Assessment of heavy metal pollution in the Lupa gold field, SW Tanzania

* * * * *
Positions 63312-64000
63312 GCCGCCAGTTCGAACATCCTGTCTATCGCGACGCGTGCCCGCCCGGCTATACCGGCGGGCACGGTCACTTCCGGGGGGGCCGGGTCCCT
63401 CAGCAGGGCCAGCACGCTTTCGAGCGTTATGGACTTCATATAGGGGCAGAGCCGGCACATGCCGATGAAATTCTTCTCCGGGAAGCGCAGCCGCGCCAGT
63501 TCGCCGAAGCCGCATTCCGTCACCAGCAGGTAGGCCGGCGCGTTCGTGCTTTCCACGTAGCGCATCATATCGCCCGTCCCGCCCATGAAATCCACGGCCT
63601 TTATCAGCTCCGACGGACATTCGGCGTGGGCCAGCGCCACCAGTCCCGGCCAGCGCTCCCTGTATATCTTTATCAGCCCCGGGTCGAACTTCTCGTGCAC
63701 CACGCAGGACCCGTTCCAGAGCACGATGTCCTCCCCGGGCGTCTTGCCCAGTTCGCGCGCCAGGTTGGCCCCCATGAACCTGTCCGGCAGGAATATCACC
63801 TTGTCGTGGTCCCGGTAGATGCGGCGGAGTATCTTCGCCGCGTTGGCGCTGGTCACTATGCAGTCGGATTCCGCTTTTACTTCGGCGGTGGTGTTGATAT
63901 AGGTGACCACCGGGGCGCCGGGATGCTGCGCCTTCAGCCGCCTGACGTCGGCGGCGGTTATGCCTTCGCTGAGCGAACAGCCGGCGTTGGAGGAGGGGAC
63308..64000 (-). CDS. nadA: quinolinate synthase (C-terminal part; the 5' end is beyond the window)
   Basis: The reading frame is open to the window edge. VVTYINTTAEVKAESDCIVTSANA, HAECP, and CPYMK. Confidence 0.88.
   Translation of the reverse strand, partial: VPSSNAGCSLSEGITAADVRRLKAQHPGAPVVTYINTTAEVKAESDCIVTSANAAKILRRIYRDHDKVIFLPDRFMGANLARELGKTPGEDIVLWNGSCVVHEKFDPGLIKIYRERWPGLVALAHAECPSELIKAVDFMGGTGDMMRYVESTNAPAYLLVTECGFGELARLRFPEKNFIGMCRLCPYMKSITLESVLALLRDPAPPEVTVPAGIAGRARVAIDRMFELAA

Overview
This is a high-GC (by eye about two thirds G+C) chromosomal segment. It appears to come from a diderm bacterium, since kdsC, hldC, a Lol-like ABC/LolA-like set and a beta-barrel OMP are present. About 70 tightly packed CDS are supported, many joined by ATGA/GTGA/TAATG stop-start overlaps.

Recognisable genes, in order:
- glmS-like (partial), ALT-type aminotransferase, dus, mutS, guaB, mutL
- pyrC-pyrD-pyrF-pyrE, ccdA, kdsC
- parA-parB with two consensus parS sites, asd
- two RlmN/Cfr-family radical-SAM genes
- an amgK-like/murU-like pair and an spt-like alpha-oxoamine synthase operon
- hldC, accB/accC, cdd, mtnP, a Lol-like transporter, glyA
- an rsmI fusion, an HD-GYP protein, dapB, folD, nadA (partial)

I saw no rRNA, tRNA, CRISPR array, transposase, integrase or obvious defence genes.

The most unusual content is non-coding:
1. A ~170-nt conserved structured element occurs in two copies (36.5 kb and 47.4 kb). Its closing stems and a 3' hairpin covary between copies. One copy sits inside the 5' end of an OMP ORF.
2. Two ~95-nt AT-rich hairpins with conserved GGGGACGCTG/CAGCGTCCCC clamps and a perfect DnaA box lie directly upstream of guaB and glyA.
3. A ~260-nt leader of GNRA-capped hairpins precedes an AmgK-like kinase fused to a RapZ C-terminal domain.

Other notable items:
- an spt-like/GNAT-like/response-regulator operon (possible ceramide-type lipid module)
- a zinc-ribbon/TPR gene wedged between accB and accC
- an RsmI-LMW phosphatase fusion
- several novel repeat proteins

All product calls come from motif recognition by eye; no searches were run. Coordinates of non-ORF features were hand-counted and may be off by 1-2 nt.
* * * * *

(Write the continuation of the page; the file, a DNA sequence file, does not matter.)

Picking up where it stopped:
The concentrations of AS, Cd, Cr, Cu, Hg and Pb were determined in water, stream sediments, soil, and mine tailings from Lupa Gold Field (LGF), SW Tanzania, in order to assess their pollution levels. As, Cd and Cr were determined by automated Graphite Furnace Absorption Spectrophotometry. Cu and Pb were analysed by Air-Acetylene Flame, while Hg was analysed by Cold Vapour Atomic Absorption Spectrophotometry. The mean concentrations obtained were: As: 0.44 ppb (water), 1.2 ppm (sediments), 0.44 ppm (soil) and 5.2 ppm (tailings); Cd: 0.03 ppb (water), 0.03 ppm (sediments), 0.03 ppm (soil) and 0.50 ppm (tailings); Cr: 1.4 ppb (water), 70 ppm (stream sediments), 250 ppm (soil) and 270 ppm (tailings); Cu: 30 ppb (water), 68 ppm (sediments), 66 ppm (soil) and 455 ppm (tailings); Hg: 0.25 ppb (water), 1.1 ppm (sediments), 0.10 ppm (soil) and 8.70 ppm (tailings) and Pb: 0.50 ppb (water), 85 ppm (sediments), 22 ppm (soil) and 275 ppm (tailings). Leaching of As-based mineral flotation reagents as well as the decomposition of accessory As minerals such as arsenopyrite (FeAsS), enargite (Cu3AsS4) and tennantite (Cu12As4S13) most likely contributed to some high As concentrations in the mine tailings. The low Cd content in all samples reflects the low content of sphalerite (in which Cd replaces Zn) typical of the LGF ores. Cromium was low in water, most likely because of its low mobility; it was high in soils and tailings derived from mafic-ultramafic rocks. High Cu levels in tailings came from dissolution of chalcopyrite and bornite. Neutral to alkaline pH conditions (6.5-8.5) of water was most likely responsible for its low Cu levels. Amalgamation of Au concentrate likely introduced Hg into the environment. Dissolution of galena and anglesite was likely the source of Pb into the soils, sediments and tailings. The range of concentrations of the six heavy metals recorded in the Lupa gold field is of great concern to human health.